4

Rebar for concrete is frequently stored in heaps, and rusts. It actually develops a stronger bond if it is not too rusty, because the rebar surface is rougher and better able to adhere to the hardened cement. It's interesting to see a pile of old rebar with a fresh delivery on top - silvery, not a trace of rust - on top of a pile of rebar that looks almost ...


4

If you have a plastic bowl or container large enough to accommodate your item, fill it with water with with some salt (e.g., kitchen salt). Then you need Aluminum foil lightly wrapping your rusty piece of iron which altogether are immersed in this said solution (luke warm is enough). One important detail is that the foil is in mechanical contact to the ...


3

Zinc chemistry is overwhelmingly that of the +2 oxidation state, it does not go higher. For ZnO to reduce Pd+2, the Zn has to go up from +2 which it cannot. If you are getting reduction of Pd+2, Zn is not responsible.


3

Rusting is a redox reaction. $\ce{4 Fe + 3 O2 -> 2 Fe2O3}$ Redox reactions mean one chemical is being reduced and one is being oxidized. Reduction = electron gain, oxidation = electron loss. The reason it is called oxidation is because oxygen is so good at reducing other chemicals (it wants electrons). How do you tell what gets electrons in a compound? ...


2

Well there are also many different kinds of steels with different galvanic characteristics are well. For example, all of these metals have a higher reduction potential than copper: 1. Red Brass 2. Stainless steel 347 (active) 3. Molybdenum, Commercial pure 4. Copper-nickel 715 5. Admiralty brass 6. Stainless steel 202 (active) 7. Bronze, Phosphor 534 (B-1) 8....


2

It is an open ended question. What is meant by corrosion to begin with? Corrosive is very general term which literally meant to "gnaw into pieces" like the worms. Do you know pure supercritical water is quite a corrosive substance. It will attack many metals. Others have given you examples. Fluorine gas is corrosive. Who said that only acid and bases can ...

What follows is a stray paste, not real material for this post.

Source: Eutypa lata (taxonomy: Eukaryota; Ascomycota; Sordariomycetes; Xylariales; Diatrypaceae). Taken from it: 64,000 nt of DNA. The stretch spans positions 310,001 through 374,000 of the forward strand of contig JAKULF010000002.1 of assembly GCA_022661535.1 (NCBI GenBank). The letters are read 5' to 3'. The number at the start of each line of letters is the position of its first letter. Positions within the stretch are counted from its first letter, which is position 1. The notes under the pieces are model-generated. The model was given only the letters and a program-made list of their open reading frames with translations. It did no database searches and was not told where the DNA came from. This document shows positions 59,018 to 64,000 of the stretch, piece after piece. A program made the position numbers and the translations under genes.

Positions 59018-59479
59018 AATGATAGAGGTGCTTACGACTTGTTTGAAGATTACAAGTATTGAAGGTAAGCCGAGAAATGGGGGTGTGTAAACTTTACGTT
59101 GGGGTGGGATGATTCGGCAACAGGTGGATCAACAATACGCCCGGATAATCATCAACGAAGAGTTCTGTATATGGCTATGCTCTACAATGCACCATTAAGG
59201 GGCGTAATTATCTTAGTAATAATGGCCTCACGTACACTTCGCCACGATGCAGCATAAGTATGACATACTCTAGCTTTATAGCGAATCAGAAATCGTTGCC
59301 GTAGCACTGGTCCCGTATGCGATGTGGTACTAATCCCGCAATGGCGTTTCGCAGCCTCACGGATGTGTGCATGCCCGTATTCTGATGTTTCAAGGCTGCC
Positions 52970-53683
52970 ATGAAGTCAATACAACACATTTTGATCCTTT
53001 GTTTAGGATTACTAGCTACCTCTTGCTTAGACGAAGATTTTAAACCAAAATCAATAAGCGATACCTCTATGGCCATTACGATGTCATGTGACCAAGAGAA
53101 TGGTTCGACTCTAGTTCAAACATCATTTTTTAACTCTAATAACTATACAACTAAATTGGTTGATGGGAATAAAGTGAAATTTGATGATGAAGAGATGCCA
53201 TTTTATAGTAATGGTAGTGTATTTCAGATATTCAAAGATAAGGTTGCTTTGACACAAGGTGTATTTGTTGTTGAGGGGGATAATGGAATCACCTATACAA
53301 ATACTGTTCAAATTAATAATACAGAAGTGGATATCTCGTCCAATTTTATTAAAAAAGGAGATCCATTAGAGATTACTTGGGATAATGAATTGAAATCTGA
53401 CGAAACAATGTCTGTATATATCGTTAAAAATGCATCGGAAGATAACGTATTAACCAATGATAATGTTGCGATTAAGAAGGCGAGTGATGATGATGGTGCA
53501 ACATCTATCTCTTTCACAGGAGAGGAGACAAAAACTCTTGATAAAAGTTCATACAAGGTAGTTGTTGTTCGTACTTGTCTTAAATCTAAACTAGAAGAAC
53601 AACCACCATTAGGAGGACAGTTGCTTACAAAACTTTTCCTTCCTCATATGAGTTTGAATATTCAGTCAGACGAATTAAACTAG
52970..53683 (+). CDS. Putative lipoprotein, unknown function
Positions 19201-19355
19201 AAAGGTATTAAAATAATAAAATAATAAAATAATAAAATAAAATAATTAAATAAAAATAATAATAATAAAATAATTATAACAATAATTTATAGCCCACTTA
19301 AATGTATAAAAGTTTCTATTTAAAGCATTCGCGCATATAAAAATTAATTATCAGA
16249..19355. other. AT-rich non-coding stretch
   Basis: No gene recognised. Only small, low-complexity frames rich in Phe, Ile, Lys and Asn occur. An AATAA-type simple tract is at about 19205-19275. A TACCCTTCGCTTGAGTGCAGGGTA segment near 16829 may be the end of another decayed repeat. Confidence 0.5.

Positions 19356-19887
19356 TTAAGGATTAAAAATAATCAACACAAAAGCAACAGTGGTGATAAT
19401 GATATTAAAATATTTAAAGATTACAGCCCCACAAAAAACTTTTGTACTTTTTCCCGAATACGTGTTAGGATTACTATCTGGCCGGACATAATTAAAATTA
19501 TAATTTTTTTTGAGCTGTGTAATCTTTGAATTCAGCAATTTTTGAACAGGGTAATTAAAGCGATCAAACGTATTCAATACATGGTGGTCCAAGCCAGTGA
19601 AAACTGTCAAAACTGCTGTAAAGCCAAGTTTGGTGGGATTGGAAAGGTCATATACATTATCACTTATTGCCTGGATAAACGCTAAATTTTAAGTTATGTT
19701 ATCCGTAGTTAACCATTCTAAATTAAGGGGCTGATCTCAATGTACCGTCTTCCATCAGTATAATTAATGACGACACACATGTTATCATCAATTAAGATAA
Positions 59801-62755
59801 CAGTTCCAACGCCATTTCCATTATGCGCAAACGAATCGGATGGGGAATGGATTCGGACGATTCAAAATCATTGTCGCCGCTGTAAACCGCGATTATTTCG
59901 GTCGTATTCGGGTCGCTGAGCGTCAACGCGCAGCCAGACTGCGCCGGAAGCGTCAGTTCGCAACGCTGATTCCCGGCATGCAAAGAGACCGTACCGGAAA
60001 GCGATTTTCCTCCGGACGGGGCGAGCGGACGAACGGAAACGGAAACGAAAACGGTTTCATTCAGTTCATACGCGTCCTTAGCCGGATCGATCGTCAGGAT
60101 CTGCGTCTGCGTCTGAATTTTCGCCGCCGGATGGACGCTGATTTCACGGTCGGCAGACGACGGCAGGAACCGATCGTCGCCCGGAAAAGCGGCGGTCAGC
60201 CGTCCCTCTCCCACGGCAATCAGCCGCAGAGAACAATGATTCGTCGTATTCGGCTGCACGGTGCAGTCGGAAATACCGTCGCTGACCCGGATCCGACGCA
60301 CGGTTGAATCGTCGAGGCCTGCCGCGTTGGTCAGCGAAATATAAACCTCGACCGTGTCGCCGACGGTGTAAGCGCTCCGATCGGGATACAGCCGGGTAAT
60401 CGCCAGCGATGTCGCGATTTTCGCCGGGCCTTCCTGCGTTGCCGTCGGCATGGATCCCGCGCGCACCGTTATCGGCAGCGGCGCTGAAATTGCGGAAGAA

2

Operatively, the most corrosive substance on planet earth is likely seawater (which has a pH of 7.5 to 8.4). Ordinary pure aqueous NaCl also does a very good job on corroding Aluminum alloys, being able to attack the protective Al2O3 coating. Part of the explanation is likely due to the ability of NaCl to be an excellent electrolyte serving in a variety of ...


2

A traditional softener has a zeolite resin that "holds" positive ions. When it is charged the Na ions fill the resin. Then in service , the positive ions - Ca , Mg , etc , exchange places with the Na ions, putting Na in the water . In theory the back flush of the softener after charging, removes the Cl ions. So that in service the only Cl present would be ...


2

Your alloy should be sufficient. For one, cupronickel alloys are very corrosion resistant and is used to make many different coins across the world. occasionally yes, a nickel or dime will tarnish but this is usually from exposure to soda, salt or some other corrosive liquid, other wise they can sit in a fountain for weeks without tarnishing. AS long as the ...


2

You can setup a situation where one metal is acting as a cathode and the other metal acting as an anode. There will be a small potential difference due to their differences in Fermi Levels much like a thermocouple but the alloy will be at an electrochemical potential that is constant. This is not that different than a single metal(like a piece of iron) in ...


2

If you are trying to observe corrosion in a specific area, agar is a convenient way to prevent convection currents from obscuring what caused the corrosion and for localizing the indicator.


2

First off, read carefully: Different metals will increase the likelihood of corrosion. It doesn't say: Different metals will increase the likelihood of corrosion of gold With that in mind, it's called galvanic corrosion and occurs when contact between two (or more) dissimilar metals causes the more reactive one to corrode when it normally would not ...


2

I upvoted the question because it seems so simple, but allows so much discussion about special cases, all of which can and do happen. First, copper pipe was used for house plumbing because it is so easy to work. Then copper became too expensive, or plastic became cheaper, I'm not sure which. So copper must pass the test of non-corrodability. Now stainless ...


1

"it usually doesn't matter if the steel used in reinforced concrete gets rusty" isn't exactly accurate. It is good if the rebar used in concrete is slightly rusty, for a better bond. But loose rust results in a poor bond. And if the steel "gets" rusty (rustier), the corrosion produces ferric oxide/hydroxides which have a larger volume than the original iron, ...


1

An extremely wide variety of plant extracts have been shown to serve as corrosion inhibitors, including black tea, chamomile, orange peels, black pepper, mustard seed, neem, the list goes on an on. I have skimmed almost 100 papers so far and handfuls of review papers, and it is not clear to me that any of these "results" can be trusted. Most of these ...